30. 80C -10C Data Rates (cont’d) • Sensor generates voltage proportional to temperature • A/D converter generates a digitized representation of this temperature – an n-bit word • Number of quantized levels that are represented = 2n • Quantization step here= Quantized steps

31. Data Rates (cont’d) • Example continued So, if n=8, then quantized step = 0.35oC and Eq = 0.175oC Typically, one needs to find the required value of n. Using same example, if required Eq 0.05oC, then quantized step = 0.1oC and

32. Sample Rate • Determined based upon estimated rate of change of quantity being measured • Examples • Thermal sensors typically sample at low rates (once per minute) • Attitude sensors sample at high rates, especially during attitude maneuvers (1-5 samples/sec)

33. Sampling Oscillatory Phenomena • Must sample at 2.2 times the highest frequency present • Human voice has frequency range of ~3.5 KHz • Sample at 7.7 KHz (7,000 samples/second) • Commercial audio (telephony) requires ~8 bits/sample • Data rate = 7,700 samples/sec x 8 bits/sample ~62,000 bits/sec (bps)

34. Data Compression • Compression/encoding allow lower data rates • Make use of repeated patterns in the data and/or transmit only parts of data that changes since previous sample • Voice data can be reduced to ~9.6 Kbps • Compressed video (videophone) ~28 Kbps • Full video with color 256 Mbps (~40 Mbps with coding)

35. Sensor A Microcomputer Microcomputer Microcomputer Modulator Transmitter Sensor B Main Computer Sensor C Telemetry • Packet telemetry format • Each sensor forms packet of data • When packet complete, microcomputer interrupts main computer • Main computer formats main block • Main block transmitted • Advantages • Flexible data rates for sensors • Disadvantages • Spacecraft processing more complex • Ground station equipment more complex

36. Error Detection and Correction • Once our telemetry data is set to transmit, we must concern ourselves with possible induced errors in the transmission • With digital data, there are several ways to check for errors • Parity check (with retransmission) • Error correction (without retransmission) Ref: Spacecraft Attitude Determination and Control, J.R. Wertz (ed), Reidel Publishing Co., 1978

37. Parity Check • Simplest method of detection • Example: • M = [1,1,0,0] = original message • Add another parity bit to M • M now becomes [1,1,0,0,p] • Even parity scheme: • m1+ m2 + m3+ m4 + p = even number p=0 • Odd parity scheme: • m1+ m2 + m3+ m4 + p = odd number p=1 • Receiving equipment then checks each message vector

38. Parity Check • Suppose receiving equipment receives: • M = [1,1,0,0,1] • If both transmitter and receiver are employing even parity scheme, then an error has occurred • m1+ m2 + m3+ m4 + p = 3; not an even number • Receiver requests retransmission • What if two bits are flipped? • Parity scheme fails (much lower probability of two bit flips than one bit flip)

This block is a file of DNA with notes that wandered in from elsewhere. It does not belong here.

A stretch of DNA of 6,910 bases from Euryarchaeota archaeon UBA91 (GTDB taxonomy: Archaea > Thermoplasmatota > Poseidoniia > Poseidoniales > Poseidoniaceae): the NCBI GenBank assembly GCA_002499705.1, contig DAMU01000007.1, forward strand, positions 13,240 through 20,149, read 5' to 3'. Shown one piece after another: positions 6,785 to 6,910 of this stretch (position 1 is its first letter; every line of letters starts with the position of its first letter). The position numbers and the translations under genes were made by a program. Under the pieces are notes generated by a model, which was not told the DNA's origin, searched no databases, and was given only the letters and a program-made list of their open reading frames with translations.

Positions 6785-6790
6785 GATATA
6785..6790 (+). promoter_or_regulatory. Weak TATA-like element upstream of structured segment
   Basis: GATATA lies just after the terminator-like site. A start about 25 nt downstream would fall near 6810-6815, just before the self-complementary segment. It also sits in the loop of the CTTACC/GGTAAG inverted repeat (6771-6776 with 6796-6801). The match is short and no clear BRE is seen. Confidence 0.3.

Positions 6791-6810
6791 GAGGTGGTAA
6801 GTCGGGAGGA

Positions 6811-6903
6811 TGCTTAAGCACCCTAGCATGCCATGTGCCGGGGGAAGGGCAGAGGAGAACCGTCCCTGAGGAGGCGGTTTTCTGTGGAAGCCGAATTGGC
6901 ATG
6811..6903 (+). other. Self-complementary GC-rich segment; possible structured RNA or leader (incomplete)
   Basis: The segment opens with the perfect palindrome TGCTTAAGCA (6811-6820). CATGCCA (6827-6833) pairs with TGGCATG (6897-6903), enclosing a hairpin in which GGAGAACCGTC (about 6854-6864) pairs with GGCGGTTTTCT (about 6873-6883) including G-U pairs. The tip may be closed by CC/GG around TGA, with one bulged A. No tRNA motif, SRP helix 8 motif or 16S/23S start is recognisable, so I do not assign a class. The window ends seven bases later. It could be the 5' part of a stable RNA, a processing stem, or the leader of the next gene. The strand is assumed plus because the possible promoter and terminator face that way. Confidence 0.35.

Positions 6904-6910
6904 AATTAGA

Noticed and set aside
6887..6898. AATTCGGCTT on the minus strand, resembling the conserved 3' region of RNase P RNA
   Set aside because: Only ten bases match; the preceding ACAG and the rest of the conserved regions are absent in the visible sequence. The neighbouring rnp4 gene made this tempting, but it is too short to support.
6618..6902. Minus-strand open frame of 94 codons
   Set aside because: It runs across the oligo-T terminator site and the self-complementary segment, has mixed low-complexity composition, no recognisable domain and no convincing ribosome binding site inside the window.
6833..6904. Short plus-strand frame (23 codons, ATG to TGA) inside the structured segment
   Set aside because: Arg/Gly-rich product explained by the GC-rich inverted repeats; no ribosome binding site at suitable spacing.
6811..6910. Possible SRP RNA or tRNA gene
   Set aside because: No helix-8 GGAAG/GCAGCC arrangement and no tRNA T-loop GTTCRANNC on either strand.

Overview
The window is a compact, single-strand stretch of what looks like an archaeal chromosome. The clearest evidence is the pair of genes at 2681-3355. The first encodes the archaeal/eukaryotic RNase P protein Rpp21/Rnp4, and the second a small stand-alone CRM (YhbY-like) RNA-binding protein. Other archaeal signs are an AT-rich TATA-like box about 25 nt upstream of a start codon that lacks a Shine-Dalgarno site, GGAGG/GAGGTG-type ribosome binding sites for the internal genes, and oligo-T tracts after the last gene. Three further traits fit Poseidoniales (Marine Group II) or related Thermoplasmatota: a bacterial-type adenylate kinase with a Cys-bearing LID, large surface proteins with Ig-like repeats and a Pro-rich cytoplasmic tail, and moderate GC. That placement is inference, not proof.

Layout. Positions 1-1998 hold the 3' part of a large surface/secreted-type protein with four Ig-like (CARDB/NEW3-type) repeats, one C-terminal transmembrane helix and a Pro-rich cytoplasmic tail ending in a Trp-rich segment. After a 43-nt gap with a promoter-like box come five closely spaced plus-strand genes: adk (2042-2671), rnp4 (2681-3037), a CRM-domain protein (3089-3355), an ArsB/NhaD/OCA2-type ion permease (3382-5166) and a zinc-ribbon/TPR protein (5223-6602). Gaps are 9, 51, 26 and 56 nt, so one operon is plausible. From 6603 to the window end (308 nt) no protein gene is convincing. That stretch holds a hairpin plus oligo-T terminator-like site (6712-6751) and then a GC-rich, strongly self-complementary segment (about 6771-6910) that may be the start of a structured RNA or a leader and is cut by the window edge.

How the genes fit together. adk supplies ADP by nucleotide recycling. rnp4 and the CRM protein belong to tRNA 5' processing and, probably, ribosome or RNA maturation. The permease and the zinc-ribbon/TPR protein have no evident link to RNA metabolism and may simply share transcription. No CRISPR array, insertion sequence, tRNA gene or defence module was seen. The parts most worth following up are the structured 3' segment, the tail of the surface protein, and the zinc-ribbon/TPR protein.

39. Error Correction without Retransmission • Example self-correcting developed by Hamming • Extra set of bits equal in number to the original message bits added to message vector • Before: M = [a,b,c,d] • After: M = [p1,p2,p3,a,p4,b,c,d]

40. Hamming (cont’d) • Multiply MT by the Hamming matrix, to get S=HMT (syndrome vector)

41. Hamming (cont’d) • Need to determine the values of p1,p2,p3, and p4 • Set these such that S = [0,0,0,0]T (mod 2) (Any even number = 0 mod 2) • Arrangement of parity bits in M so that only one new parity bit is involved in each successive calculation of p1,p2,p3,p4

42. Hamming Example • Intended message vector: Mo=[0,0,1,1,1,1,0,0] • Received message vector: M1=[0,0,1,1,1,0,0,0] • Correction scheme • If s4= 0, then a, b, c, and d are correct • If s4= 1, then error occurred in message bit s1s2s3 (101)2=5

43. Hamming Example (cont’d) • M= [b0 b1,b2 b3,b4 b5,b6 ,b7] • M1=[0, 0, 1, 1, 1, 0, 0, 0 ] • Correct M1 is M1=[0, 0, 1, 1, 1, 1, 0, 0 ] • So the original message data is [1 1 0 0] [a b c d] Error

44. Probability of Errors – Simple Parity • If probability of error in 1 bit is 1%, probability of at least one error in a 4-bit message is 4% • Adding one parity bit increases error rate to 5% • Can detect, but not correct this error • Need to retransmit 5% of the data • Probability of 0.25% that error occurs in 2 or more of the original 4 bits

45. Probability of Errors – Hamming Code • Using the 8-bit Hamming code will increase probability of error to 8% • One bit error can be corrected • Errors in 2 bits of M will occur in 0.64% of messages received • Two bit errors cannot be corrected • Hamming will detect two errors, so retransmission can be requested • Undetected errors in 3 or more bits will occur in ~0.051% of the messages received.